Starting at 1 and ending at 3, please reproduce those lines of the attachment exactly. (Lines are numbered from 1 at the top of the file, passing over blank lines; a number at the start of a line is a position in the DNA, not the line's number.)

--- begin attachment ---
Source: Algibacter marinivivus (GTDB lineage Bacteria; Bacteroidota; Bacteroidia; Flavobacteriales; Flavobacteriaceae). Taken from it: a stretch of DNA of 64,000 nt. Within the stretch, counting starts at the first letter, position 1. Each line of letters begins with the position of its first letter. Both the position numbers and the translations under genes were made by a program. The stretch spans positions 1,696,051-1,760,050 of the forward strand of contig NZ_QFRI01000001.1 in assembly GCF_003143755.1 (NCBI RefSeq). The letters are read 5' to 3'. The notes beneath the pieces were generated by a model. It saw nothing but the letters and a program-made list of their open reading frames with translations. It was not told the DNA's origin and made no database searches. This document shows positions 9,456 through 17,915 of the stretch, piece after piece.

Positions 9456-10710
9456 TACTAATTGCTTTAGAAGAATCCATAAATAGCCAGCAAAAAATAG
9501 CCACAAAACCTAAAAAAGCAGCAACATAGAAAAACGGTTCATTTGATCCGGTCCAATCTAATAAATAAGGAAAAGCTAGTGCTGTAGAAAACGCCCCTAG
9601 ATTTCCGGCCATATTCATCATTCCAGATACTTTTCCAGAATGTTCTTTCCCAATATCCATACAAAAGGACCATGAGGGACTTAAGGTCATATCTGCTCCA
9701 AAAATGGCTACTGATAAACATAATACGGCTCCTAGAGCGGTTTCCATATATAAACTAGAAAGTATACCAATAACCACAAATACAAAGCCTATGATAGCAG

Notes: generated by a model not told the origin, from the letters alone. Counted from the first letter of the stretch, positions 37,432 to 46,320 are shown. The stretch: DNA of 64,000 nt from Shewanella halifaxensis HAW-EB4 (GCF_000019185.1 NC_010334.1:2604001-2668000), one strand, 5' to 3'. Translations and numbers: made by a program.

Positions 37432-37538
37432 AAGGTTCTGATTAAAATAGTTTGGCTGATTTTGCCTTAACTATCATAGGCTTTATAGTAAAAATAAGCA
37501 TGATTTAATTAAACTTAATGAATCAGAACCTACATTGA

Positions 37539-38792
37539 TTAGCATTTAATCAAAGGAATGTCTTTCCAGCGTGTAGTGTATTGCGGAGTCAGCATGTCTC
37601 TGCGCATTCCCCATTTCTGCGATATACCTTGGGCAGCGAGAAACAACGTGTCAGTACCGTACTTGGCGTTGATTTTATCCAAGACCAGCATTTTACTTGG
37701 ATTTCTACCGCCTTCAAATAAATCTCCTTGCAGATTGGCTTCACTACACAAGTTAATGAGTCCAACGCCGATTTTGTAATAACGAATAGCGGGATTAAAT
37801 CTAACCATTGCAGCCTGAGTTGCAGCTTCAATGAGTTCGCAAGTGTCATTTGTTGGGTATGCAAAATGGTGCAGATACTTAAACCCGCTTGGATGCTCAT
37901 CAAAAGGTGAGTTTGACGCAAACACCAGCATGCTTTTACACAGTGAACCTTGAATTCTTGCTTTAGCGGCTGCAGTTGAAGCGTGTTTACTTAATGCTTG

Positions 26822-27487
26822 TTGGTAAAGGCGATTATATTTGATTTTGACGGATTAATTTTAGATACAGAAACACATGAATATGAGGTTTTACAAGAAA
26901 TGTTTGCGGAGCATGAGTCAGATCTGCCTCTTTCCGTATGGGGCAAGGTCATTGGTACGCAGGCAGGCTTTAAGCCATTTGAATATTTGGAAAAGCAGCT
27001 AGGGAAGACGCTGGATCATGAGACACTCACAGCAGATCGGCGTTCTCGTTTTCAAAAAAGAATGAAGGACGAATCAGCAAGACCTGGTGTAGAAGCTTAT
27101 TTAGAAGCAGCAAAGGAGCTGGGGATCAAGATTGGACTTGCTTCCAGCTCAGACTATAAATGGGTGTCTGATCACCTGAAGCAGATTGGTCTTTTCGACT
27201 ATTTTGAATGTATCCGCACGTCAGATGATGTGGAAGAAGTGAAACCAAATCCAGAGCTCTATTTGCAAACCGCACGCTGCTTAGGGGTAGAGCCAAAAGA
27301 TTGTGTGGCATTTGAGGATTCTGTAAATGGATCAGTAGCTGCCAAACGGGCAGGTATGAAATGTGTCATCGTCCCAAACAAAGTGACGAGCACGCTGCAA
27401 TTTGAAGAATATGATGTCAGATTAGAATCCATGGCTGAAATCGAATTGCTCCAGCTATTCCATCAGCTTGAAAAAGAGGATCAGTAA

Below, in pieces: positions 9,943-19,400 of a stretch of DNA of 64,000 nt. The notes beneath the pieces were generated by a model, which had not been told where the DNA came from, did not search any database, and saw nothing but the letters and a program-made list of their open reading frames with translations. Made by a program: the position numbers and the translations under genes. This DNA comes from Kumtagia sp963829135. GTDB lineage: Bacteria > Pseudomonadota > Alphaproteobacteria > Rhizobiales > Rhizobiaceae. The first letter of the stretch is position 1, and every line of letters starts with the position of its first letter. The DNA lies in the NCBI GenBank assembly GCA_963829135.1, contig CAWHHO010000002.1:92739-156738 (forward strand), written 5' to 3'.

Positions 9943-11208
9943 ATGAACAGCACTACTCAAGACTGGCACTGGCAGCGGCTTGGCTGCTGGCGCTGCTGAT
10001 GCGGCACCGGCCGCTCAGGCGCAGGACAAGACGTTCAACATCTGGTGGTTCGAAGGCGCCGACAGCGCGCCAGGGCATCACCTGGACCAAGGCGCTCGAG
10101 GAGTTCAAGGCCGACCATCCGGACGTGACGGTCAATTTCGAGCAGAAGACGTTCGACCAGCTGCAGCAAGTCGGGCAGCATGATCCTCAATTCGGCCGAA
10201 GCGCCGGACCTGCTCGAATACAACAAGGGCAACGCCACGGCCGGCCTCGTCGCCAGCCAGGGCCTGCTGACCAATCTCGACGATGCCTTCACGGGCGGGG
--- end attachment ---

Source: Algibacter marinivivus (GTDB lineage Bacteria; Bacteroidota; Bacteroidia; Flavobacteriales; Flavobacteriaceae). Taken from it: a stretch of DNA of 64,000 nt. Within the stretch, counting starts at the first letter, position 1. Each line of letters begins with the position of its first letter. Both the position numbers and the translations under genes were made by a program. The stretch spans positions 1,696,051-1,760,050 of the forward strand of contig NZ_QFRI01000001.1 in assembly GCF_003143755.1 (NCBI RefSeq). The letters are read 5' to 3'. The notes beneath the pieces were generated by a model. It saw nothing but the letters and a program-made list of their open reading frames with translations. It was not told the DNA's origin and made no database searches. This document shows positions 9,456 through 17,915 of the stretch, piece after piece.

Positions 9456-10710
9456 TACTAATTGCTTTAGAAGAATCCATAAATAGCCAGCAAAAAATAG